The many faces of the Transitioning Youth Program volunteer

Jan 24 2013

By Janet Rodriguez

As a volunteer supervisor for the Transitioning Youth Program (TYP) team, the two questions I am asked most often are 1.) “How do you handle working with teens?” followed almost immediately by 2.)” Why are you laughing?”

I can answer the second question more easily, so we will start with that one. I’m usually laughing because I think that a sense of humor is vital when working with teens. When you combine a sense of humor with flexibility, versatility, humility and a thick skin, well then my friends you’ve got yourself a TYP volunteer.

As anyone who has worked with a youth in foster care knows, a youth’s time in care is most likely on a pendulum (like most everything else in teen life). When CASA is assigned to a case we actually don’t know where that child is on that pendulum. Enter flexibility! Being able to meet a child where they are and advocate for them through thick and thin is key. Sometimes they don’t want you there, they don’t want to hear your advice, they resent that you are the stable healthy adult for them and not their parent… this is where that thick skin we talked about earlier comes in handy. If you don’t have the previously mentioned humility, you certainly will after sitting outside a kid’s door waiting for them to open it for you. I mean that literally and figuratively.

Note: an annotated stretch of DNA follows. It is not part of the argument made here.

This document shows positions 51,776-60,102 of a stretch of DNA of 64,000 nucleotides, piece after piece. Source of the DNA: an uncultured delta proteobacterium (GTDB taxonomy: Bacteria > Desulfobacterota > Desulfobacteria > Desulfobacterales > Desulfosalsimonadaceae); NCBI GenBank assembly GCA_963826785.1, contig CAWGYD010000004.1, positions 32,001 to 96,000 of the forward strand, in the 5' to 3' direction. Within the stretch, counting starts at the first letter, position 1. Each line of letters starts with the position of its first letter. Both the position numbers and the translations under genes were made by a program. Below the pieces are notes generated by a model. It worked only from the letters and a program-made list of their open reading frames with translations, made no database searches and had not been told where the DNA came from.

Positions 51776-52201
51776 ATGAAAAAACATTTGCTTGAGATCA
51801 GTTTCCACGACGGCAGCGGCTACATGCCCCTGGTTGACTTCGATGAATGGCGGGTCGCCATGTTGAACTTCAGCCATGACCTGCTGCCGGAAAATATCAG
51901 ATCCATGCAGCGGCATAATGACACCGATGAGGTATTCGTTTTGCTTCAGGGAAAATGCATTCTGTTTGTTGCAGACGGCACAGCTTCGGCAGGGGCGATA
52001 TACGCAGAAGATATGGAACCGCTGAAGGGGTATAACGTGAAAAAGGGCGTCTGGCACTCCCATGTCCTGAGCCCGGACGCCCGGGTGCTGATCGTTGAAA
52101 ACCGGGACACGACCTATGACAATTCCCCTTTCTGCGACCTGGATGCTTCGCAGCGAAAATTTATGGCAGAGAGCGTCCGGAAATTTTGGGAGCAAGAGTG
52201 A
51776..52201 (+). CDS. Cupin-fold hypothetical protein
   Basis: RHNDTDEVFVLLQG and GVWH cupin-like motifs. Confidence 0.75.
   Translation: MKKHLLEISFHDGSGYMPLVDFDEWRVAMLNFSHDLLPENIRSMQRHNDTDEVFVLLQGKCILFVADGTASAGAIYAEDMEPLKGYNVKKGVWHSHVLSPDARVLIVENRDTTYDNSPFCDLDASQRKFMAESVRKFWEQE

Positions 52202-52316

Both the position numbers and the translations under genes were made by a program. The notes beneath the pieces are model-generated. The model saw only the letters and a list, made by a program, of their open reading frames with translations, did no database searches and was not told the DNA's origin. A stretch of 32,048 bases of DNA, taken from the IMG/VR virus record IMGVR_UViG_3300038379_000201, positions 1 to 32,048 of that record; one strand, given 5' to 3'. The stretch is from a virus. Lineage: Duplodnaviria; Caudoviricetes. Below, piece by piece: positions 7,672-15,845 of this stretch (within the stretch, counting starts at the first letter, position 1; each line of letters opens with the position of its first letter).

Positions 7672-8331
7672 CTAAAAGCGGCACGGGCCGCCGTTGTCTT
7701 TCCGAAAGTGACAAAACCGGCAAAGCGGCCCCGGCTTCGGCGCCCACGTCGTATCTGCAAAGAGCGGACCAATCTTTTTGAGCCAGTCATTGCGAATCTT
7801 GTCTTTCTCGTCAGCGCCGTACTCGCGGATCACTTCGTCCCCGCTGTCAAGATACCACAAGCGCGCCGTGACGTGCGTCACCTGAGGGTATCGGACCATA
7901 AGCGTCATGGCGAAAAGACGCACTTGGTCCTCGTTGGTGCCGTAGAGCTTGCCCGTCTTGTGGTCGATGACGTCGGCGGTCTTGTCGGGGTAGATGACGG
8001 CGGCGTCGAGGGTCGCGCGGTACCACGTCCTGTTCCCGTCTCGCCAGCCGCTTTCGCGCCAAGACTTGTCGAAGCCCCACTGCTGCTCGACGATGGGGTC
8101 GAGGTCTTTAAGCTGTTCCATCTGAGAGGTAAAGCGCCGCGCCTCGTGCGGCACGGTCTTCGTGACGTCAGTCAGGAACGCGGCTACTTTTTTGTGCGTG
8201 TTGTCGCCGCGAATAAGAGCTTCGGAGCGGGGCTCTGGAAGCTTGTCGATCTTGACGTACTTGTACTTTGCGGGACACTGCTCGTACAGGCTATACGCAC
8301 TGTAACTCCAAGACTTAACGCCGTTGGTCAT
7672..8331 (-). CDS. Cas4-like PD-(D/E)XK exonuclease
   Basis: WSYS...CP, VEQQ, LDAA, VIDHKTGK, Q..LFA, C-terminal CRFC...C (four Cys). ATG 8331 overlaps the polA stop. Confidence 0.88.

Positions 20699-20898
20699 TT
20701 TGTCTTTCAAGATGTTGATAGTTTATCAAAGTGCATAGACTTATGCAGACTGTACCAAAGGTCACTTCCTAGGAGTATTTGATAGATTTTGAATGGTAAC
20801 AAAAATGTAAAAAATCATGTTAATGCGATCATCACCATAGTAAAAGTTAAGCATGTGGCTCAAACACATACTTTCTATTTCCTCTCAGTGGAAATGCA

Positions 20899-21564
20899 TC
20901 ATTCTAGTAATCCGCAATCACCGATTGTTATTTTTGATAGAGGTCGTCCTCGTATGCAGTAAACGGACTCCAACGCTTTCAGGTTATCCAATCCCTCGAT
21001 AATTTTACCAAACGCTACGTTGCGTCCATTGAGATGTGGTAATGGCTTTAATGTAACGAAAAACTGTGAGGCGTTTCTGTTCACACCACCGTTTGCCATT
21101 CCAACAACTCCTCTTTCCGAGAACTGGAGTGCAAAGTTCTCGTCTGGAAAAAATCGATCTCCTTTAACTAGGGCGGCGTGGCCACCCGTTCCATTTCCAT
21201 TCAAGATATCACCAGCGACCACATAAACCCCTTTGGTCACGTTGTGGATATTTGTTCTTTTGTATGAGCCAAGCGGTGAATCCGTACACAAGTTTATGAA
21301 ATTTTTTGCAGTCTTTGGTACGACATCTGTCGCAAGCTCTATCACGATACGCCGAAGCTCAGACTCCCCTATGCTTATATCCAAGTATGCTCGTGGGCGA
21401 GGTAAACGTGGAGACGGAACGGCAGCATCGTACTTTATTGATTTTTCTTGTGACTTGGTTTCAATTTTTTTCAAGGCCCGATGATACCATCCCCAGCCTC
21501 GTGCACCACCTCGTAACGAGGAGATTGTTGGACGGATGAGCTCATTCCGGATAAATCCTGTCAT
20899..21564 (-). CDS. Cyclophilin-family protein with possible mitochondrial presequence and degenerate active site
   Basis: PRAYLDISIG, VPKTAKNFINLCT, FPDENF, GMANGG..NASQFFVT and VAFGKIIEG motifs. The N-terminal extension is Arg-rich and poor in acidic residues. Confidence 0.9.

Sometimes, and more often than not, you find yourself on the upswing of the pendulum. Your CASA kid has been through the fire that living in foster care can be and they have come out on the other side. And there you are guiding them through life decisions. Prepping them for tests that will get them to the next level of their education, taking them on campus tours, fighting for (or with) them over those last few credit hours they need to graduate. You are helping them move successfully into adulthood.

This is what makes TYP volunteers great at what they do. They are able to be what their CASA kids need when they need it!

 In my humble opinion, that’s how you “handle” working with teenagers, and most of this I’ve learned by watching CASA of Travis County’s great TYP volunteers in action.